Unfaithful Music & Disappearing Ink by Elvis Costello

Unfaithful Music & Disappearing Ink

Unfaithful Music & Disappearing Ink started off well, but when Costello got to 1990, I started to get bored. Costello starts to get full of himself; although he made plenty of self-deprecating remarks, the book screamed: “Look at me.. I’m an Artist.” It seemed the more I liked one of his songs or albums the less he would discuss it. Costello would go on and on about some obscure artist and then cover his work with Paul McCartney in a few paragraphs. One of the best song writing partnerships Elvis ever had was with Aimee Mann on the ‘Til Tuesday album “Everything’s Different Now“.. no mention at all. The book jumps back and forth in time. I thought it was a valid choice made to deal with subjects and people he meet over a long period of time.
Still it was a good book, well written, with lots of interesting stories, just a little disappointing.

671 pages

Excerpts From My Kindle

Thanks to Nick Lowe’s insistence that we finish a track that I was about to scrap, and Steve Nieve modeling his sparkling piano part on an ABBA record, “Oliver’s Army” became our biggest hit single, stalling at number two on the charts while records by Blondie, Boney M., and the Bee Gees all overtook us at the top of the hit parade. – location 545-548

I thought briefly about changing my name again to something beginning with a B. Still, they gave me a gold record for five hundred thousand sales. If you did that now, you’d be number one for a whole year. – location 548-550

Early in 1964, the Joe Loss Orchestra starred in a short cinema release called “The Mood Man”, in which my Dad reprises the number that he had sung by Royal Command. – location 655-657

We were out at the racetrack in Minneapolis, in 1982, having played our set shortly after Duran Duran and prior to the headliners for the day, Blondie. – location 1096

Dad’s gone down the dog track, Mother’s playing bingo. Sister’s smooching on the sofa, You oughta hear their lingo. No one seems to notice me, Isn’t it a sin? What a crazy world were living in. – location 2140-2144

Secret Lemonade Drinker Ad (with Elvis’ dad singing) – location 2158-2158

I once referred to this process as ‘Messing up my life, so I could write stupid little songs about it’, and I cant improve on that description here, but then songs are never exactly taken from life. – location 4955-4956

Sometimes it is hard to persuade people to listen to something different and have them believe it is founded in curiosity rather than perversity or hubris, but this alliance outdistanced such suspicion. – location 7332-7333

For all the suspicion that these endeavors were about grandiose ambitions and desire for under served status, this was just some other music that I wrote. – location 7722-7723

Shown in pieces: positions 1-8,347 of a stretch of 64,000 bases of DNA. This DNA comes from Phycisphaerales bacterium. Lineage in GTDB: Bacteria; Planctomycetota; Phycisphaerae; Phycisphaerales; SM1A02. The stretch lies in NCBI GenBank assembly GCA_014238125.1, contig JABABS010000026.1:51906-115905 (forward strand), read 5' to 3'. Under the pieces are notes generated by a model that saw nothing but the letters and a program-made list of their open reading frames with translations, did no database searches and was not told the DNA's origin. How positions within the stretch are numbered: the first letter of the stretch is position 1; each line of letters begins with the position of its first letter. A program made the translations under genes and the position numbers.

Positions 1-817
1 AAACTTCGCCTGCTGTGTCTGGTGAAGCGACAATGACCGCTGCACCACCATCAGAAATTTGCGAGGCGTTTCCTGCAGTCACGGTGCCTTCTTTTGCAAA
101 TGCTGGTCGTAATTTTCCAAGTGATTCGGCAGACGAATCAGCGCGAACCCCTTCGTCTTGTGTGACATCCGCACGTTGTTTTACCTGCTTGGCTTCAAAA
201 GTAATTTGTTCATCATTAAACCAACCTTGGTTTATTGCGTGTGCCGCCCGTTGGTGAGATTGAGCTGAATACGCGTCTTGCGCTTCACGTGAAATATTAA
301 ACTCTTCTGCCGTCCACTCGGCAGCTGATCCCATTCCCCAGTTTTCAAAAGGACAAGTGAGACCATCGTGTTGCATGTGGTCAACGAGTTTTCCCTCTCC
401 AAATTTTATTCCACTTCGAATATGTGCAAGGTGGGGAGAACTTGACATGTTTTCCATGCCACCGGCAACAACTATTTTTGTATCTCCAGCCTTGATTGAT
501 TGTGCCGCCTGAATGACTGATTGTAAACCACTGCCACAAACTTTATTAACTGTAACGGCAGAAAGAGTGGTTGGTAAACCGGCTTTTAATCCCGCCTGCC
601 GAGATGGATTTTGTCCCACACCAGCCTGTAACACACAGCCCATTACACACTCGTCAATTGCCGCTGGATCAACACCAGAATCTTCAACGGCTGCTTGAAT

Elton, about whose kindness and generosity I could easily fill a book, can easily talk about rare records for hours. It was in this easy way that we fell into conversation on Spectacle, Elton recalling the more modest days prior to his recording career when he worked as a sideman backing visiting soul and R&B artists, like the irascible and gargantuan Billy Stewart, who he described pursuing a heckler through the audience while the band was left to play on. – location 8395-8398

I offered to rescue our shortage of shows by interviewing myself in character. I’d done a short form of this for French television with the help of a fake mustache and had seen Oliver Reed do another edition of the same show to spectacular effect, ridiculing himself in a way that made Howard Stern sound like Mr. Rogers. I wanted to put myself on the spot, ask myself those big English philosophical questions like: Who do you think you are? What year did it all go wrong for you? Don’t you agree, you’re a sellout, a hypocrite, a charlatan, a dilettante, a bigot, a socialist, an elitist, a misogynist, a has-been, and a talentless egotist? I would have liked to see how Id have wriggled out of that kind of interrogation. – location 8719-8725

I’d sampled the Italian singer Minas 1960s recording of “Un Bacio é Troppo Poco” as the foundation for “When I Was Cruel No. 2”, but “Can You Hear Me?” took a two-bar bass figure from “Radio Silence” and told the same story on a six-minute canvas. – location 8850-8852

Clips from our rehearsal jams recorded while preparing for my appearances on the Jimmy Fallon show on NBC became the foundation of new tracks: “High Fidelity” yielding Cinco Minutos con Vos, four bars from “The Stations of the Cross” unpinning “Viceroys Row”, and Quests rendition of the intro to “(I Don’t Want To Go To) Chelsea” anchoring “My New Haunt”. – location 8855-8857


About craigmaas

I do a little web design work and support a couple web sites and blogs. My primary focus is lighting and energy consulting where I use a number of computer tools to help my customer find ways of saving money and improving their work environment. See my web site for more information: www.effectiveconcepts.net
This entry was posted in Biography, Memoir, Music, Non-Fiction. Bookmark the permalink.

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